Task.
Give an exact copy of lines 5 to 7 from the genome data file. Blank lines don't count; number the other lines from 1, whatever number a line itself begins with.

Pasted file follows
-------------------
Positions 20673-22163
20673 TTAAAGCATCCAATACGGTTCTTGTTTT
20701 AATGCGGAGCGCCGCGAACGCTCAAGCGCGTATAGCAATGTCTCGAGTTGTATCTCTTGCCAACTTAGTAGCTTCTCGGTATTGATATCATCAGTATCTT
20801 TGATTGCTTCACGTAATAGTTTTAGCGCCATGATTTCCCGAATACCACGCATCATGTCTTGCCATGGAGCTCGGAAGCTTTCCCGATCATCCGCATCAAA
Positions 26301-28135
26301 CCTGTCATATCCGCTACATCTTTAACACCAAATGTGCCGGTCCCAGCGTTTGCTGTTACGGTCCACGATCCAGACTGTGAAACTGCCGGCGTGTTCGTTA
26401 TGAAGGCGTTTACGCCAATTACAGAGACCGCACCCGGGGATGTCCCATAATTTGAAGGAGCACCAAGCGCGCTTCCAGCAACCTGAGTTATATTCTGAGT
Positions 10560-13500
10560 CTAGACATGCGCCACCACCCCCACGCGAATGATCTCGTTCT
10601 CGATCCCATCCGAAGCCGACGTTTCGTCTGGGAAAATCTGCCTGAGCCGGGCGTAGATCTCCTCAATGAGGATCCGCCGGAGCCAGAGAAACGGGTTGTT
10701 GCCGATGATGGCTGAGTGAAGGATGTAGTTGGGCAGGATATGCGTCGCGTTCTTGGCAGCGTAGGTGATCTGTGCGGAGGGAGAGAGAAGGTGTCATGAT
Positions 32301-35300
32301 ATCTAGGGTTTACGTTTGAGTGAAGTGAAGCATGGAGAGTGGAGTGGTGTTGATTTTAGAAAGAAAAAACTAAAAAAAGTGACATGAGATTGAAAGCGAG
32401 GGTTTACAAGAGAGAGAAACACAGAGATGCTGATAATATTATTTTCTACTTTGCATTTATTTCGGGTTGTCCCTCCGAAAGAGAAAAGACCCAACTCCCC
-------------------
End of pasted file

Positions 26301-28135
26301 CCTGTCATATCCGCTACATCTTTAACACCAAATGTGCCGGTCCCAGCGTTTGCTGTTACGGTCCACGATCCAGACTGTGAAACTGCCGGCGTGTTCGTTA
26401 TGAAGGCGTTTACGCCAATTACAGAGACCGCACCCGGGGATGTCCCATAATTTGAAGGAGCACCAAGCGCGCTTCCAGCAACCTGAGTTATATTCTGAGT